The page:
6
\$\begingroup\$

I've an ATX PSU that I've modified to run without a motherboard, to power the many (6 or so) low amperage 12v and 5v devices at my workspace, to reduce # of power adapters plugged in and to provide dedicated toggle switches for some devices.

I've also got a 9v device, so I was wondering if it's safe to create a 9v line for that device by using a 12v line as the positive, and a 3.3v line as the negative.

My guess is that the answer is "no" because the PSU is not designed to have electrons flowing out of 3.3v into 12v, but perhaps I am wrong!

\$\endgroup\$
1
  • \$\begingroup\$ I wouldn't do it on any equipment that I considered important, but it wouldn't hurt to try. I suspect that the only guys who would really be able to answer adequately are the designers of your PSU. Depending on your power requirements, it might just be easier to grab a $10 DC/DC buck from amazon and dial it back to 9V. \$\endgroup\$ Commented Apr 22, 2016 at 13:57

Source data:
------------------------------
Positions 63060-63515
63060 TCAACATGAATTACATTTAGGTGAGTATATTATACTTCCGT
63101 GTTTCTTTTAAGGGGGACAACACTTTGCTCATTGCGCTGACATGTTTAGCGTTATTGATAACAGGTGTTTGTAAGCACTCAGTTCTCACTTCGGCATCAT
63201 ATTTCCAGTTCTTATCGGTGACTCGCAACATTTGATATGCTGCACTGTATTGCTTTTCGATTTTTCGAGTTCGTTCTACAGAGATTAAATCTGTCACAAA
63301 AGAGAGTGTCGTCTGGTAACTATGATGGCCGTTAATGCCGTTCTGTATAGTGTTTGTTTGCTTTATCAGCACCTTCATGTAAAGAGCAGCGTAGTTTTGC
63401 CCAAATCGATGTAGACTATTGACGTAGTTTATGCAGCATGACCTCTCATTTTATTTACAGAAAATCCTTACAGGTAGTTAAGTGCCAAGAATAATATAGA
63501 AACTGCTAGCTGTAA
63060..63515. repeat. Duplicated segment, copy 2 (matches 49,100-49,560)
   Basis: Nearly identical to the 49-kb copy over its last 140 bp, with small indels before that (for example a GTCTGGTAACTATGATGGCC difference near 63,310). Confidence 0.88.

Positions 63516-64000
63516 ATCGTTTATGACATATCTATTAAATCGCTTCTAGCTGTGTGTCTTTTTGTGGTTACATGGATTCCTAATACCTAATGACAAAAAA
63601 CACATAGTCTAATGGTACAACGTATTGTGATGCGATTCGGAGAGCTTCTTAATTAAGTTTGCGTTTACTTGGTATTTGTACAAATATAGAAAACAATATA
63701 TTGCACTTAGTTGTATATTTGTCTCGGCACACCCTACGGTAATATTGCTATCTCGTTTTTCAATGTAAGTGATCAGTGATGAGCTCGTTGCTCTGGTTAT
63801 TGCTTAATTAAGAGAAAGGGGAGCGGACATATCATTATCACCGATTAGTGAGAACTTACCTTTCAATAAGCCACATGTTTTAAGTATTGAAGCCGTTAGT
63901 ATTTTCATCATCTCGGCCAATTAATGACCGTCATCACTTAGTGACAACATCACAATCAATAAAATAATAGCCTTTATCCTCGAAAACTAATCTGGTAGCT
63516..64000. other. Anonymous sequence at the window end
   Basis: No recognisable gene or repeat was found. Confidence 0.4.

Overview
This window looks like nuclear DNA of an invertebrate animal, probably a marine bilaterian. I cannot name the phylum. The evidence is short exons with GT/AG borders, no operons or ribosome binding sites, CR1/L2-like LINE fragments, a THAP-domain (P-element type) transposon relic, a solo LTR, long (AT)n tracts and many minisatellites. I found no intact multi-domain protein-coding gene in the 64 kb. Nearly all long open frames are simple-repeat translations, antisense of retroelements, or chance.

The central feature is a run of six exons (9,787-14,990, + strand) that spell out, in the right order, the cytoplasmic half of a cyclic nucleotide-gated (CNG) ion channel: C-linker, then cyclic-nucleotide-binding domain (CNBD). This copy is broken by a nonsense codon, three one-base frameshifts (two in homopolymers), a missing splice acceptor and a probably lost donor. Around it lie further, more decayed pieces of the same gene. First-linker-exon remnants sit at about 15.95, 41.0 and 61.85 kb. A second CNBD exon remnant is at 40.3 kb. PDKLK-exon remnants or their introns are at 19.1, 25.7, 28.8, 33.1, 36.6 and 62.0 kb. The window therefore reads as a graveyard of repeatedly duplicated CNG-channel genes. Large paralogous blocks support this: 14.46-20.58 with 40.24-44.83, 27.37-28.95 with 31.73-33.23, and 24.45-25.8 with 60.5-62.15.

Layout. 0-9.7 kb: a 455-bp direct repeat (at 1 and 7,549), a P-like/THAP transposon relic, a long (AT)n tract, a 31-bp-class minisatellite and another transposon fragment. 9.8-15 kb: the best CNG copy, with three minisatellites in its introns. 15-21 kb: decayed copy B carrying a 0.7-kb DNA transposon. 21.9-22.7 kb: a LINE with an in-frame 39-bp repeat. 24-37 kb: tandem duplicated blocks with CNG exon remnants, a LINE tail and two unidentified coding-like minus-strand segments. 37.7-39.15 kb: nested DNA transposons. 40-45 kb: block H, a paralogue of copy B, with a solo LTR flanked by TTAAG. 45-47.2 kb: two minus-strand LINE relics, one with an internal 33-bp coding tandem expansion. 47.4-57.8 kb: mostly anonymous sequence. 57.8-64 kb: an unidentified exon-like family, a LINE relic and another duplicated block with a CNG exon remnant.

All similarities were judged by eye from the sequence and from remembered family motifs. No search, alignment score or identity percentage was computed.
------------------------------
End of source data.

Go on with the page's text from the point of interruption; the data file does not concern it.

1 Answer 1

10
\$\begingroup\$

It depends on your 9V device and the load on the 3.3V line. You're essentially using the +3.3V to sink current from the 9V device. SMPS supplies can in fact sink current but only if they're designed to do that and plugging something into the output and hoping for the best will usually end up in tears.

It may be OK if you have significant load on the +3.3V line exceeding the 9V device current. In this case the +3.3V regulator will simply supply less current and all is good. If this is not the case, +3.3V voltage will start to rise and trouble ensues.

\$\endgroup\$

Your Answer

By clicking “Post Your Answer”, you agree to our terms of service and acknowledge you have read our privacy policy.

Not the answer you're looking for? Browse other questions tagged or ask your own question.